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The Oxo strainer is great, but the best hawthorn is a little cheaper and more striped down in style. The called a No Prong strainer, it's huge and covers the full top of a 26 28 shaker. You can buy them at barproducts.com. The coil squeezes together to form a good fit. Nobody has talked about 'closing the gate' yet. The reason hawthorns have that place to put your finger is because they are meant to be pushed down so the the liquid doesn's come through under the strainer, it comes through the strainer. This creats two streams of liquid. Some people use this to pour into two glasses at the same time, but the dense coil is really the payoff. The less ice cristals the better. Doubling up the springs is a great touch too. The reason i don't like the Oxo as much is it doesn't allow double pouring. The metal is great, but it bends upwards so only 1 stream comes out when you close the gate. I don't really care of the spring as much either. Not dense enough.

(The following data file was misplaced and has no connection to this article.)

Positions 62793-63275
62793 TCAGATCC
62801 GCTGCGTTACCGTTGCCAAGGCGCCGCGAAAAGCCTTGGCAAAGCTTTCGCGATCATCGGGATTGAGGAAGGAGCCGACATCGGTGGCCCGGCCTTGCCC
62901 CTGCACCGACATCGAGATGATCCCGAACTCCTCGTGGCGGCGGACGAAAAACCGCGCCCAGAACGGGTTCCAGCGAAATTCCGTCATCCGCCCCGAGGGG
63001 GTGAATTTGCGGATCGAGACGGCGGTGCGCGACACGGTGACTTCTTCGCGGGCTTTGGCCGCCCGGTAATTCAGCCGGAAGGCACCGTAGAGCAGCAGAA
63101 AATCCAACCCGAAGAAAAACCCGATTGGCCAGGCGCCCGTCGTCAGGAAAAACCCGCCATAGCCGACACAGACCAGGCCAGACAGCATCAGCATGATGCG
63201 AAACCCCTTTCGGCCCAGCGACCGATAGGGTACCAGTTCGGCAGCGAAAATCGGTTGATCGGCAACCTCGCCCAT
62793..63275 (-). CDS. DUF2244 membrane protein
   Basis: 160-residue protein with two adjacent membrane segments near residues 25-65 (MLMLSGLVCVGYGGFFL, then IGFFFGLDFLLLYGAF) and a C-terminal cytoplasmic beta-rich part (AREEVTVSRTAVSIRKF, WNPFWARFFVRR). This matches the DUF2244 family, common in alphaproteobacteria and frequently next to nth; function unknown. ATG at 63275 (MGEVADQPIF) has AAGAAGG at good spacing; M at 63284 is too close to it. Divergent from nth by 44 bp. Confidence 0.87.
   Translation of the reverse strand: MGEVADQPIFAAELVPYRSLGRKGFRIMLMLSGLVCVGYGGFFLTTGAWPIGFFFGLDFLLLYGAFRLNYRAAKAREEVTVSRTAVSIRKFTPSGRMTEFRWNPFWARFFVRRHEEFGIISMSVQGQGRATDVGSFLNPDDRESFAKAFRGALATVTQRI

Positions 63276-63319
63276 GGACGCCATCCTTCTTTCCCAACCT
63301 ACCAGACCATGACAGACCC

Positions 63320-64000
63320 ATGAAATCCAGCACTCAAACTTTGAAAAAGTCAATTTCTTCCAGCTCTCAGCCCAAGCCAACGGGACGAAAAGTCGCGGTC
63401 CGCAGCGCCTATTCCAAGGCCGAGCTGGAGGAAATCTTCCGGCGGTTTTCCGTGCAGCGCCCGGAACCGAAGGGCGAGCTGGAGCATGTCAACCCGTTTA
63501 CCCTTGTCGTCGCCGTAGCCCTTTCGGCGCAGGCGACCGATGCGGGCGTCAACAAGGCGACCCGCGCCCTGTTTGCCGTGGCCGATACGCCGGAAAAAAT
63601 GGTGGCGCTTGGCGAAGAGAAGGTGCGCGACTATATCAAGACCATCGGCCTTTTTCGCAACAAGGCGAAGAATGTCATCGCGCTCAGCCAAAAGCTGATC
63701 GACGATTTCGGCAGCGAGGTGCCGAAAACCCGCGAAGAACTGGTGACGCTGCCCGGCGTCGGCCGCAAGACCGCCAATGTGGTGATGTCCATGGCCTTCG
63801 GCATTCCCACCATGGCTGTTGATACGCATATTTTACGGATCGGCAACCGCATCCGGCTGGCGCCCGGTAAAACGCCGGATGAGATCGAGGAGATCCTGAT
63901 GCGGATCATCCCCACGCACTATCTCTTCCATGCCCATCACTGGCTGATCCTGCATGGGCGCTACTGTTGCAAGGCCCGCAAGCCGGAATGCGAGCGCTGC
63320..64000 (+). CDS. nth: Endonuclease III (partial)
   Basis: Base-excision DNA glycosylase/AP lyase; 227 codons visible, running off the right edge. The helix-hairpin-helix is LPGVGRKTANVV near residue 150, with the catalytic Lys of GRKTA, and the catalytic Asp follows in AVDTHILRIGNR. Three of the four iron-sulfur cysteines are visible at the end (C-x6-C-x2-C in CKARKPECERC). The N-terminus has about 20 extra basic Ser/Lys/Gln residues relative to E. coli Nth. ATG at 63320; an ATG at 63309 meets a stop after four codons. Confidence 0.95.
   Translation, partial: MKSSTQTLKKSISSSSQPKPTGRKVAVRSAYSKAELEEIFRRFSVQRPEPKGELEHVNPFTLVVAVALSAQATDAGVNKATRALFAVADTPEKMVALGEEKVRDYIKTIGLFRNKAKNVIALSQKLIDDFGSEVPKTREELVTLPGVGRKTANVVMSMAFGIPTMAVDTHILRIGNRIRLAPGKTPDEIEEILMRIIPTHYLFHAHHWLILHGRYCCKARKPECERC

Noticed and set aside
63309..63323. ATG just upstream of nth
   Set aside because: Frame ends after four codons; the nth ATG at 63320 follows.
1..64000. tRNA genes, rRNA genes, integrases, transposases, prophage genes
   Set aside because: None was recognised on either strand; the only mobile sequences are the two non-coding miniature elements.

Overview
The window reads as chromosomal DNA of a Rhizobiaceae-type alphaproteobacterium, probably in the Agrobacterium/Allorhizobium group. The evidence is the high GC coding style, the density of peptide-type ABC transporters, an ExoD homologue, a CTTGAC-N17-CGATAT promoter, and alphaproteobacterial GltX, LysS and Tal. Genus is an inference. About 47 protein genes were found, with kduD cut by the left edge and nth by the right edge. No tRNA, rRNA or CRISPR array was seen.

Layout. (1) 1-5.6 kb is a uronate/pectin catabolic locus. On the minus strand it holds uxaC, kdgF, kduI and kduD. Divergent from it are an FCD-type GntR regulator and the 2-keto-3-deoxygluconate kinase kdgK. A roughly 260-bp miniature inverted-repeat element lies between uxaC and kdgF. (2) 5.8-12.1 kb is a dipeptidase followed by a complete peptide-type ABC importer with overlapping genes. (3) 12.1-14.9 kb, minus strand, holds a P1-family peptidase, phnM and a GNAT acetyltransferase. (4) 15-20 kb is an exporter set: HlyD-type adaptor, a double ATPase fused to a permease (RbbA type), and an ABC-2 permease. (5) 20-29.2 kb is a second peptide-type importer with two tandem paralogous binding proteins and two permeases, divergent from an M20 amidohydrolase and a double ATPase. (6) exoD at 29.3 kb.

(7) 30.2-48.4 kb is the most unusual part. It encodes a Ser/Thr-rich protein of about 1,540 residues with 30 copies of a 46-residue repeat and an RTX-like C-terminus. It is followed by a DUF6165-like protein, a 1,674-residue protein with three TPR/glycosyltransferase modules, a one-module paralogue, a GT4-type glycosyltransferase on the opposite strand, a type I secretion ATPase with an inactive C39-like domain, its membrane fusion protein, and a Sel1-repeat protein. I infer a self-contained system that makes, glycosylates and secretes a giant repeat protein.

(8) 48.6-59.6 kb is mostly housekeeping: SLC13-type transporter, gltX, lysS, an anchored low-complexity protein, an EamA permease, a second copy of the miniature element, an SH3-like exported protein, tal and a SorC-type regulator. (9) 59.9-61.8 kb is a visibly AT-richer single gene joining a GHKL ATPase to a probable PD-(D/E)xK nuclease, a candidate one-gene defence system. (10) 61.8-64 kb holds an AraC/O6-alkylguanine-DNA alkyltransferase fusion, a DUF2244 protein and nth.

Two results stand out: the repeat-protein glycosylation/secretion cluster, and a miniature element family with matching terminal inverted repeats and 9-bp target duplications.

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Unless you chill the pint glass, you'll get a colder stirred drink by using the metal tin.

I too create my stir drinks in a pint glass. And it's always at room temperature. I've never even considered using a chilled pint glass. Which is kind of funny, since I keep a couple in my freezer all the time. I guess I should try this out.

FWIW, I also build my shaken drinks in room temp pint glass. Then, I add the ice, slap on the tin, then shake.


Jeff Meeker, aka "jsmeeker"
jmeeker@eGullet.org

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On Dec 12 2008, 01:32 PM, jsmeeker said:

On Dec 10 2008, 04:29 PM, slkinsey said:

Unless you chill the pint glass, you'll get a colder stirred drink by using the metal tin.


I too create my stir drinks in a pint glass. And it's always at room temperature. I've never even considered using a chilled pint glass. Which is kind of funny, since I keep a couple in my freezer all the time. I guess I should try this out.

FWIW, I also build my shaken drinks in room temp pint glass. Then, I add the ice, slap on the tin, then shake.


Personally, I don't think there is ever a good reason to use a room temperature pint glass. See here for more information and explanation.


--

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On Dec 12 2008, 01:40 PM, slkinsey said:

On Dec 12 2008, 01:32 PM, jsmeeker said: